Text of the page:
This morning I attended a briefing by Bruce Daisley, UK managing director of Twitter (a privilege of belonging to the British Society of Magazine Editors – hurrah!)
He made quite a few interesting points, a lot of which were targeted at his audience of – you’ve guessed it, magazine editors – but many of which equally relate to how businesses and accountancy firms use Twitter.
Twitter is generally seen to have three purposes – to facilitate human interaction, to enable self-expression and to support content discovery. It’s this latter purpose that is most important.
Daisley described Twitter as a “bridge to other media”. So don’t use Twitter to tell people what you had for breakfast; use it to point them in the direction of interesting material that you have found elsewhere on the web. And make sure your voice is authentic. The people who are most successful on Twitter understand how to be three-dimensional ie they convey their professional expertise while being true to their own personality.
The kinds of themes that go down well on Twitter include sport (hmm, possibly a bit tricky for accountancy firms to cover off), music and basically anything that sparks a passion in people. So not tax returns, then? Er…… probably not. Although your followers would probably have plenty to say about tax rises / cuts should we get one. But if you can somehow combine tax and accounting with sport or music, well…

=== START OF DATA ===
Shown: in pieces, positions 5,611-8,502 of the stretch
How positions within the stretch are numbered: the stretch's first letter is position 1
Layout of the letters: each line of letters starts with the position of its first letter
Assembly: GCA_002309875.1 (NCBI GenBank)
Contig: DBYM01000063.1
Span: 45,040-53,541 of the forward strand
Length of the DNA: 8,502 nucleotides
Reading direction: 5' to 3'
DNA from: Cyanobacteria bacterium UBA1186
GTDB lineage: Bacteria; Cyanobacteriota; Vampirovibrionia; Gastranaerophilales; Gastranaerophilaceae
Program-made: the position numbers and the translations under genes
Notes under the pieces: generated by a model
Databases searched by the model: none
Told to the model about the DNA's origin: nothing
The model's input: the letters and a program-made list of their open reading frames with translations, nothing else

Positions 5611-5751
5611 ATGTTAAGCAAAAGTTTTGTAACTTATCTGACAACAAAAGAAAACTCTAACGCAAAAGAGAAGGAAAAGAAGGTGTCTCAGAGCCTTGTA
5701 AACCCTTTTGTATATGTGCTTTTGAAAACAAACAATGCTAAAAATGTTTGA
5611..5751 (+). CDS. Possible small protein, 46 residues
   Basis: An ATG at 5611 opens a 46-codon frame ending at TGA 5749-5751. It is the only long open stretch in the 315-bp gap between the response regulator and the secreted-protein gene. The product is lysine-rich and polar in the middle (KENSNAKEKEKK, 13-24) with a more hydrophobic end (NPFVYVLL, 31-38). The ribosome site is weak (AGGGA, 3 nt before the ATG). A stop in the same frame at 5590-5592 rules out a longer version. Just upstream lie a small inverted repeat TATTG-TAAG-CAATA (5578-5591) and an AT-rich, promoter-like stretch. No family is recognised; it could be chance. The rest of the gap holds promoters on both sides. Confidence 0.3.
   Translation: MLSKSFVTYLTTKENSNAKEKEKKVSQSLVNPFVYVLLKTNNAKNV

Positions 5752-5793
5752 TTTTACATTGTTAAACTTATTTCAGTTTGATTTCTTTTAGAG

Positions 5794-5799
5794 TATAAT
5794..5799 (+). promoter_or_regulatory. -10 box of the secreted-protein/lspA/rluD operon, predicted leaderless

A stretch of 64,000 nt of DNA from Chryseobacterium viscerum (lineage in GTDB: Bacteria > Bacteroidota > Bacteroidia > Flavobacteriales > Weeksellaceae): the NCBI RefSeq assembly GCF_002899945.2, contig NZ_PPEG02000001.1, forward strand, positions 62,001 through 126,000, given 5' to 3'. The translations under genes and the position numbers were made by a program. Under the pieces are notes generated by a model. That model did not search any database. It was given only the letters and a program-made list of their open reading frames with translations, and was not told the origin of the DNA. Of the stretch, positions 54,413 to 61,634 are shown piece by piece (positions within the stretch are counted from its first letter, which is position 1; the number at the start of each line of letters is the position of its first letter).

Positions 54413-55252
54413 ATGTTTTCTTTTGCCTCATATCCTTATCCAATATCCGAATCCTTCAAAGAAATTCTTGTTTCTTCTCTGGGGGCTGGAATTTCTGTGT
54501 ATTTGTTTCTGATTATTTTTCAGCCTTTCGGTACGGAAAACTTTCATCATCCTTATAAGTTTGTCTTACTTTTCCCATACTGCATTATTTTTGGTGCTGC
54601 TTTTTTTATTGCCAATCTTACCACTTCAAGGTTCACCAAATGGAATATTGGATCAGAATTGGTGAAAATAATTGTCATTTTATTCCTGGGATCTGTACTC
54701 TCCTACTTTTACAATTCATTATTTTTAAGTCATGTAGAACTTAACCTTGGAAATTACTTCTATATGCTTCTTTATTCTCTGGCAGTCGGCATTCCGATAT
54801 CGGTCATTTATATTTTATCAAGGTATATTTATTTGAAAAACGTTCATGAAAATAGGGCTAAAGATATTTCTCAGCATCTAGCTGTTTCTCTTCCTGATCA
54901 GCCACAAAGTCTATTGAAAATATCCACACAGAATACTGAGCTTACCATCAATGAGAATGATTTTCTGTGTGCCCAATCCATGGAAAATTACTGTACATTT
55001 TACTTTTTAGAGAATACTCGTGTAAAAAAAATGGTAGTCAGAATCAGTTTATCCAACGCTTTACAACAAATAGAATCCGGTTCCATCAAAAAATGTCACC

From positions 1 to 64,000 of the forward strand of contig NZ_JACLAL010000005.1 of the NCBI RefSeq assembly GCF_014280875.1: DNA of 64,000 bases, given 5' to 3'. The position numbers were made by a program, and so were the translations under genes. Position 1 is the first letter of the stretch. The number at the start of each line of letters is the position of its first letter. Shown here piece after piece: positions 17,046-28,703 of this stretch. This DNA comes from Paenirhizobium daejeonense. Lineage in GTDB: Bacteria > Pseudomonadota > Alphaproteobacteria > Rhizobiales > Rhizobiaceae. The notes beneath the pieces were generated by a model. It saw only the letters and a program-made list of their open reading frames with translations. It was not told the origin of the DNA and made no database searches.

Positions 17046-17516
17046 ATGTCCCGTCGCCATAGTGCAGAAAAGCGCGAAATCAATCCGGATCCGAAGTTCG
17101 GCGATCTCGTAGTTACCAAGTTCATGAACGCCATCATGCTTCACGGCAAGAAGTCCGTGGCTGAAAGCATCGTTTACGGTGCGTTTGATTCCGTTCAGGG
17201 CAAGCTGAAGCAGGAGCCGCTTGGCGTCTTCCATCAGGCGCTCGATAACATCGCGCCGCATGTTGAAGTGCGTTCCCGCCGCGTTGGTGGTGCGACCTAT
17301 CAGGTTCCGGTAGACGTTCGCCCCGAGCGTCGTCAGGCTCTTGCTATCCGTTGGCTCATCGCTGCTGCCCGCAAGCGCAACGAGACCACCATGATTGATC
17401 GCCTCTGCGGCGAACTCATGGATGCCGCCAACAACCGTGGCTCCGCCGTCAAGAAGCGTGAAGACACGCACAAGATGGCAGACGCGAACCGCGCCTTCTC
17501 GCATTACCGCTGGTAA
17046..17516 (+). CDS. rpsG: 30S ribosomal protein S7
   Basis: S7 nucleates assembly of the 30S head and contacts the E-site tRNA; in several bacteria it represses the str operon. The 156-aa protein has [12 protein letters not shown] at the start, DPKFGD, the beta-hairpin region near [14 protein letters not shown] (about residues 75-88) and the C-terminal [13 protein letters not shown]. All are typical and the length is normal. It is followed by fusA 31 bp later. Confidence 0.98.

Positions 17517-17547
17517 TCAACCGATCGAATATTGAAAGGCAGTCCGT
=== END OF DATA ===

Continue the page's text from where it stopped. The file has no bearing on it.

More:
Humour apparently performs well on Twitter, too. So it’s time to churn out those accountant jokes … Anyone know any? Please tweet me if you do and I’ll get a list going and publish it on my blog.
Daisley also revealed that ‘moments’ are one of the biggest drivers of Twitter. It’s all about being in the here and now because the ‘moment’ quickly passes.
Ever wondered about whether it’s best to ‘own’ your own Twitter conversation with the use of hashtag or whether it’s preferable to jump into other people’s conversations? Well, Daisley said that if you’re a celebrity or you have a unique story to tell, you can get away with owning your own conversation. The rest of us are probably best off trying to jump on the bandwagon of existing hashtags as much as we can.
Then there’s the issue of trolls. Should you ever be bothered by them, what should you do? Daisley’s advice is to ignore them. You can also make use of Twitter’s reporting system in the event you are showered with foul remarks. “Retweeting abuse,” said Daisley, “is just about the worst thing you can do.”
Finally, Daisley emphasised the importance of picking one social medium and using it really effectively. He pointed out that it’s hard to be effective across lots of different platforms at once.